Are you frustrated because social media isn’t living up to its promise?
You did what the experts told you. You had a Facebook page created.
You hired a kid to post daily specials and cat pictures.
You even gave her a special place in the corner of the staff room to work from her laptop.
You got some likes, but they were mostly from your family and people who like cats.
The “experts” told you that Facebook was a great way to build your business; that it was a lot cheaper than advertising.
You know what? A pumpkin is cheaper than a Mercedes.
But unless you have a Fairy Godmother, ‘it ain’t gonna get you where you want to go!’.
If you want social media to work for you, you have to work at being social.
I’m rereading an outstanding SlideShare report: The Evolution of Social Business: Six Stages of Social Business Transformation.
The graphic illustrates the six stages of social business transformation.
Although designed for large corporations with multi units and departments, the underlying philosophy remains relevant to any size organization.
1. PLANNING - Listen & Learn – Understand how customers use social channels
2. PRESENCE - Stake your claim – Amplify marketing efforts, encourage sharing
3. ENGAGEMENT - Strengthen relationships – Drive call to actions and provide support
4. FORMALIZED - Organize for scale – Set up governance (social policies) and Business goals
5. STRATEGIC - Become a Social Business – Integrate into all operations
6. CONVERGED - Business is social – Social drives all aspects of business
“The two most important criteria for a successful social business strategy are that it is:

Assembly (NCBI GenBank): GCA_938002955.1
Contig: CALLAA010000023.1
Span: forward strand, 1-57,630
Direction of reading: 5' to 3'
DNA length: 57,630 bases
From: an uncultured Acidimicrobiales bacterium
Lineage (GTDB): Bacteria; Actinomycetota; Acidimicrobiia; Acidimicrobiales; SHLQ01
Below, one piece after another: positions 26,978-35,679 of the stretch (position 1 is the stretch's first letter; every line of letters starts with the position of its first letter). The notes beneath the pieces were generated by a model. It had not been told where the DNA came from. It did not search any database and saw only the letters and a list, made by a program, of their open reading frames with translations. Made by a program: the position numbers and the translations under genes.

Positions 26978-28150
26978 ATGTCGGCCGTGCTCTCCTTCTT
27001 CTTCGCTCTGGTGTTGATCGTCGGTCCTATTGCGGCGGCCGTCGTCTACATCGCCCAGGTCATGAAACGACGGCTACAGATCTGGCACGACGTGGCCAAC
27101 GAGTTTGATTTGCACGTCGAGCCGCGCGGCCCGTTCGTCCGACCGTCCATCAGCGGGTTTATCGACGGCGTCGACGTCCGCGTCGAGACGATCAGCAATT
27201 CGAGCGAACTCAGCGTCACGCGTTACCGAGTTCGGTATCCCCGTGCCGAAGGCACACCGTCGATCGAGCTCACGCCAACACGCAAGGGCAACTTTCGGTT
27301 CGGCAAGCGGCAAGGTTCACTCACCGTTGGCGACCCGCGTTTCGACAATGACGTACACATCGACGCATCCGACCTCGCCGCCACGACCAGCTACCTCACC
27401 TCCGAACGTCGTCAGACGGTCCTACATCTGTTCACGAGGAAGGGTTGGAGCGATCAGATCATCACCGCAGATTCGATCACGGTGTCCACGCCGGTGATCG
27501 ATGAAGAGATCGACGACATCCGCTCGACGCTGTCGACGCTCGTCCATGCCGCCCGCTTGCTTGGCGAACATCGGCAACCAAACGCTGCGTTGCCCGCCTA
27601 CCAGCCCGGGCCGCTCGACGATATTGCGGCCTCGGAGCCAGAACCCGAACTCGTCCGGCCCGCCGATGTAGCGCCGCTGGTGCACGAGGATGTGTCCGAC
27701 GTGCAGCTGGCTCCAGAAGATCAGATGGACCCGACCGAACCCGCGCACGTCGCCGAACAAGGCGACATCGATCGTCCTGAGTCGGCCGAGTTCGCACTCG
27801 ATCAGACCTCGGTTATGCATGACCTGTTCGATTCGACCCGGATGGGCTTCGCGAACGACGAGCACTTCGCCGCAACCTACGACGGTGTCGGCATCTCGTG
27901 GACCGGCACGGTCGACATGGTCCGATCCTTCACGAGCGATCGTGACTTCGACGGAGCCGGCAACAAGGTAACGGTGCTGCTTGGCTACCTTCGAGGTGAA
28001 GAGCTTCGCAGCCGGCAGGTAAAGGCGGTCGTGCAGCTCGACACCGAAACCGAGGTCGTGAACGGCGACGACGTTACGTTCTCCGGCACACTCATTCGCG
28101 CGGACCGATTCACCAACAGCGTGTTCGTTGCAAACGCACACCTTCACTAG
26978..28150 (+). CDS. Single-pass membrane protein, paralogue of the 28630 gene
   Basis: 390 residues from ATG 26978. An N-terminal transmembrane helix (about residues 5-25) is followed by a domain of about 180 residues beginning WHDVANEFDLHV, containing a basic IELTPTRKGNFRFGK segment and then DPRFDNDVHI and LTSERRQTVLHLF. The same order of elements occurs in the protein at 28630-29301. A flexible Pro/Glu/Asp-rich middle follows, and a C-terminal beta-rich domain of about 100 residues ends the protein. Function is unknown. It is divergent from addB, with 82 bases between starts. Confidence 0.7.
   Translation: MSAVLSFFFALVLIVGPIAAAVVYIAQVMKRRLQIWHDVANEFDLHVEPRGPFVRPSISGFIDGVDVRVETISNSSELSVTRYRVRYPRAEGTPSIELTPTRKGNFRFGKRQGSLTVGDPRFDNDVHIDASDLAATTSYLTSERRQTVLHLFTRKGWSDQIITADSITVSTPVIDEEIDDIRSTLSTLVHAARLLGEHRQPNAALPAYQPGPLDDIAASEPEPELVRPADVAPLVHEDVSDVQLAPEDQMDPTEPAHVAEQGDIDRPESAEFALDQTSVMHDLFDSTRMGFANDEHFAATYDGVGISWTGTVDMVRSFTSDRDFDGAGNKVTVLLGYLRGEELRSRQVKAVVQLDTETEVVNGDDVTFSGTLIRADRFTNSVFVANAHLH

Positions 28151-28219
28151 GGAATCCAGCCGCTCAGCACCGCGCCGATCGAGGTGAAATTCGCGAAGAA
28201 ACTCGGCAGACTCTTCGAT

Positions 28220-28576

Clearly aligned with strategic business goals of an organization and
Has organizational alignment and support that enables execution of that strategy”
In the section: The Challenges of Social Business Strategy, the authors state that in spite of the fact that Social Strategists have championed the adoption of social media for business purposes for nearly eight years, it still operates in a vacuum…
“…focused on bottom-up functional roles rather than guided by a top-down business vision…They are often guided by a peer- or competitive-driven “social for social’s sake” philosophy.”
How often have we heard someone say they wanted to be on social media because: “…all my competitors are on Facebook.”?
Developing a social culture, if one doesn’t already exist, involves major change and human resource management.
It’s doable as long as we understand it’s an ongoing project that’s integral to how we do business.
Small businesses have limited resources.
Profit margins a small, staffing is a chronic problem and as owner/manager, your hand is fully immersed in every pot.
It’s tempting to go for the “free” marketing solution.
- But take a step back.
- Educate yourself on what exactly social media is and what it can and cannot do.
- Find a consultant that can help you decide which platforms and strategies you need to move your business forward.
My passion for social media was ignited by the power it has to change how we do business, not by how we do advertising.
About Ray Hiltz
Ray Hiltz is a Google Plus Specialist and Social Media Strategist helping small businesses establish their brands and build their communities on the social web. A strong proponent for the power of collaborative communication and "humanized" digital networking, Ray writes about social media, social business and Google Plus. His clients include hotels, restaurants, consulting firms, entrepreneurs, writers and individuals just trying to make sense of "social". Ray is a popular speaker on Social Media, Social Business and Google+.